Rice advanced above $25 for the first time as Wal-Mart Stores Inc's Sam's Club warehouse unit restricted purchases of some types of rice in the United States.
A shopper inspects the price of rice at a Tesco store in Bangkok, Thailand. [Agencies]
The cereal, the staple food for half the world, has more than doubled in the past year as nations curb exports to safeguard domestic supplies. Sam's Club limited customers to four bags of jasmine, basmati and long-grain white rice per visit in all US stores where allowed by law, company spokeswoman Kristy Reed said.
Consumers have started hoarding rice as supplies shrink. Thailand, which ships one-third of the world's exports, may restrict sales, a World Bank official said this week. Wheat, corn and soybeans gained to records this year, spurring social unrest in countries including Haiti and Egypt.
"We have been neglecting our basic rice production infrastructure and research and development for 15 years," said Robert Zeigler, director-general of the International Rice Research Institute in the Philippines. "National hoarding really doesn't help the market," he said.
Rice rose as much as 0.9 percent to $25.01 per 100 pounds in Chicago yesterday and has climbed 26 percent this month, heading for its biggest monthly gain since October 1993.
The US warehouse clubs are trying to protect business customers, like smaller restaurants, caterers, nursing homes and day-care centers, said Jim Degen, principal of J.M. Degen & Co, a food industry advisory firm based in Templeton, California.
UN Secretary-General Ban Ki-moon said on Sunday rising food costs may hurt economic growth and threaten political security. The World Bank has forecast that 33 nations from Mexico to Yemen may face social unrest because of higher food and energy costs.
Brazil may curb exports of rice to build domestic inventories, Agriculture Minister Reinhold Stephanes said in Brasilia on Wednesday. The government is seeking an agreement with producers to ensure the country has enough rice.
Japan, the world's biggest net food importer, will ask the World Trade Organization as early as next week to introduce rules to stop countries restricting grain exports, Hiroaki Kojima, deputy director for international economic affairs at Japan's Agriculture Ministry, said on Tuesday.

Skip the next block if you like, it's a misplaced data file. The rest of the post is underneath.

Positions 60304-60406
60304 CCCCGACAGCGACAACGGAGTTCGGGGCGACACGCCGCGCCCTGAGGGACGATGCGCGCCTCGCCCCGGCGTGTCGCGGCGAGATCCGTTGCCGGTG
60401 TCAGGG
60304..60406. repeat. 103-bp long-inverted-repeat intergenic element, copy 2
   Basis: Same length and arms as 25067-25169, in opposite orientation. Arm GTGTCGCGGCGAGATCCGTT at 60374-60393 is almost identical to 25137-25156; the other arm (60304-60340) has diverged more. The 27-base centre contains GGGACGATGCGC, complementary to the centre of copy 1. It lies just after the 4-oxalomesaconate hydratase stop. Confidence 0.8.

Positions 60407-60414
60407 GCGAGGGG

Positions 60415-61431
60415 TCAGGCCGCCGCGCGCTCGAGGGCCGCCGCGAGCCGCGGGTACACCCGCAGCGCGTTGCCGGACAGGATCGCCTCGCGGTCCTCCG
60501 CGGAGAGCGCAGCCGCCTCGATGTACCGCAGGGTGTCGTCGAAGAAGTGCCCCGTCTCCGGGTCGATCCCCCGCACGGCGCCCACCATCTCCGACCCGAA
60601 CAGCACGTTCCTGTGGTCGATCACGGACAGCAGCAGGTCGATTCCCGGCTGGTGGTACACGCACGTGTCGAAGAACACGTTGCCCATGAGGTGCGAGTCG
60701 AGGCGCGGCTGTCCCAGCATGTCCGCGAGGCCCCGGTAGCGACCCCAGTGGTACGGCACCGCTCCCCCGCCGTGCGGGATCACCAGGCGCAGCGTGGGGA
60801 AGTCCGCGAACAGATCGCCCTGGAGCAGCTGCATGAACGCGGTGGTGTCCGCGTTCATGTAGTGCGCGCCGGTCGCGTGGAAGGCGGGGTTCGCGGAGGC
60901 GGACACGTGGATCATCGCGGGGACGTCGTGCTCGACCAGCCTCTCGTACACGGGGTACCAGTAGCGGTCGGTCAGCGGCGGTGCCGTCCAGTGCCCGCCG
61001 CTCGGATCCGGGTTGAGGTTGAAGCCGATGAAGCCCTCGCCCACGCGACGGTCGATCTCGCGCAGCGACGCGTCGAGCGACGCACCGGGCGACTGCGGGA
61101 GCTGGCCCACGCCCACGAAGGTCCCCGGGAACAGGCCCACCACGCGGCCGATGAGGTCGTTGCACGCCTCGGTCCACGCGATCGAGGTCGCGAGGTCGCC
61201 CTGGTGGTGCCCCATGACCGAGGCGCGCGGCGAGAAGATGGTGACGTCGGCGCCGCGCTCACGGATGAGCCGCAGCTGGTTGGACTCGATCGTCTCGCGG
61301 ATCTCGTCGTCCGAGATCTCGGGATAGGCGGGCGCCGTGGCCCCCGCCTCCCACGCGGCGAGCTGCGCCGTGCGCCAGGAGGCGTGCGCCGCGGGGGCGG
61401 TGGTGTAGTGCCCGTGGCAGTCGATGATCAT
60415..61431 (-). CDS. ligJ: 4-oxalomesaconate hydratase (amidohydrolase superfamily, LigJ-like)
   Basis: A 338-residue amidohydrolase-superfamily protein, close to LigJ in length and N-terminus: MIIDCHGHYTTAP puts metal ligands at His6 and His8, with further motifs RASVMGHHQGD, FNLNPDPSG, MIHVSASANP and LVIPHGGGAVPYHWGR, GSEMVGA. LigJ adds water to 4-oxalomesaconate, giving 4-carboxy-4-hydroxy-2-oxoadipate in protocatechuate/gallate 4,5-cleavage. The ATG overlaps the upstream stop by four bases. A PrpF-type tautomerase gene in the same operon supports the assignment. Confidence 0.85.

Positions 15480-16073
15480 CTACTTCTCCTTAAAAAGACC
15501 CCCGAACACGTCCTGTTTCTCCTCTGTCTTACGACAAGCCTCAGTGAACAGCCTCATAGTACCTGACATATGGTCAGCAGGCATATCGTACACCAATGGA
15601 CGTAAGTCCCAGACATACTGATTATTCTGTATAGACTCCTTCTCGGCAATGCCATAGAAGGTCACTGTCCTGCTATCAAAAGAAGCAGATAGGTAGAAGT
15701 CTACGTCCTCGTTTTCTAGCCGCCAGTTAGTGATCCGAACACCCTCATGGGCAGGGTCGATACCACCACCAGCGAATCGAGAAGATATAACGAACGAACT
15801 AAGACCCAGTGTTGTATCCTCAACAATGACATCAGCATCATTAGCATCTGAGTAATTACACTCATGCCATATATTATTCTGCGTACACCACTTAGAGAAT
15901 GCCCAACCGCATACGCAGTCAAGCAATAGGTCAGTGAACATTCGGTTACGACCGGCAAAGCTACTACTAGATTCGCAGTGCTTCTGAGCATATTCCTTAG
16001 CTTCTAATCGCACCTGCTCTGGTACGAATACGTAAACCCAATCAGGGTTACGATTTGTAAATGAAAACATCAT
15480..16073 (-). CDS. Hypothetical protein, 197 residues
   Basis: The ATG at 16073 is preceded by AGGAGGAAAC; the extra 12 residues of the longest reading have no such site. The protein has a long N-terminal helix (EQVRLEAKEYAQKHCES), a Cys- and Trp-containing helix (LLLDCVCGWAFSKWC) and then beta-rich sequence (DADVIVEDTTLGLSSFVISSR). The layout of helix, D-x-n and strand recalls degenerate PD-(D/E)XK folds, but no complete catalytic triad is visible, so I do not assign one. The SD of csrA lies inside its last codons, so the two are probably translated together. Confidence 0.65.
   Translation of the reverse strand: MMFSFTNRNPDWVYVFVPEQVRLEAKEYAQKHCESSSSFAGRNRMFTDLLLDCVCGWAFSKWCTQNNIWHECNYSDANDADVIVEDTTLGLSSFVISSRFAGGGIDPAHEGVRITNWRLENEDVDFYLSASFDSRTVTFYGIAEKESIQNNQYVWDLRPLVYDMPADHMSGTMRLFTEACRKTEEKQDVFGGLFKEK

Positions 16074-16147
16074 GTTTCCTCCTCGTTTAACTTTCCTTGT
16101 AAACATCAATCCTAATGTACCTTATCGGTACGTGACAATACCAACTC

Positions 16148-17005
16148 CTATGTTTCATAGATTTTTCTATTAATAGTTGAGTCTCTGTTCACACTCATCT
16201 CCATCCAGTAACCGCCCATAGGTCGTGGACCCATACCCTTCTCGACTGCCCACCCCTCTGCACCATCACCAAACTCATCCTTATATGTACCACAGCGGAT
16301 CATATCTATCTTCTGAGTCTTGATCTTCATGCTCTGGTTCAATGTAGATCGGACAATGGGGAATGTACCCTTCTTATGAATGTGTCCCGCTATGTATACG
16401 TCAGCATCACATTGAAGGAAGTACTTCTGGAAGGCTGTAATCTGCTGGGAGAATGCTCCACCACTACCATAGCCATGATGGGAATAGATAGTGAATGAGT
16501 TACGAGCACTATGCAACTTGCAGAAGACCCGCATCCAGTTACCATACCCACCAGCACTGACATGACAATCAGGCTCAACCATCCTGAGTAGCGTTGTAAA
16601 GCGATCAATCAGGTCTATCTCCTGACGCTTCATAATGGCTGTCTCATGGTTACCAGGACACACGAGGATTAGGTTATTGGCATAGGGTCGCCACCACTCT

Persuading the WTO to intervene may be tough for Japan, which protects its agriculture with subsidies and import tariffs as high as 700 percent on farm products. Developing nations are pressing Japan to cut the duties and open its market in the Doha Round of trade talks.
Japan, which is self-sufficient in rice, will delay seeking imports of the grain required under a WTO agreement until international prices stabilize, a government official said in an interview in Tokyo. The country imported 630,550 tons of rice in the year ended March 31, part of a WTO agreement to seek 770,000 tons.
Thailand may follow its Asian neighbors in limiting sales, James Adams, vice-president of the bank's East Asia and Pacific department, said on Monday. The country's Prime Minister Samak Sundaravej said on Tuesday his country won't impose curbs on overseas exports or distort prices.
Still, there are signs that record prices are encouraging farmers in Asia to increase production.
The Philippines, the world's biggest rice importer, may reduce the volume it's seeking to buy at a tender next month, after production exceeded target, Agriculture Secretary Arthur Yap said yesterday.
The country planned to buy 500,000 metric tons of rice on May 5. The Southeast Asian nation has already produced 6.9 million tons of rough rice so far this year, Yap said. That is 200,000 tons more than the target for the first half.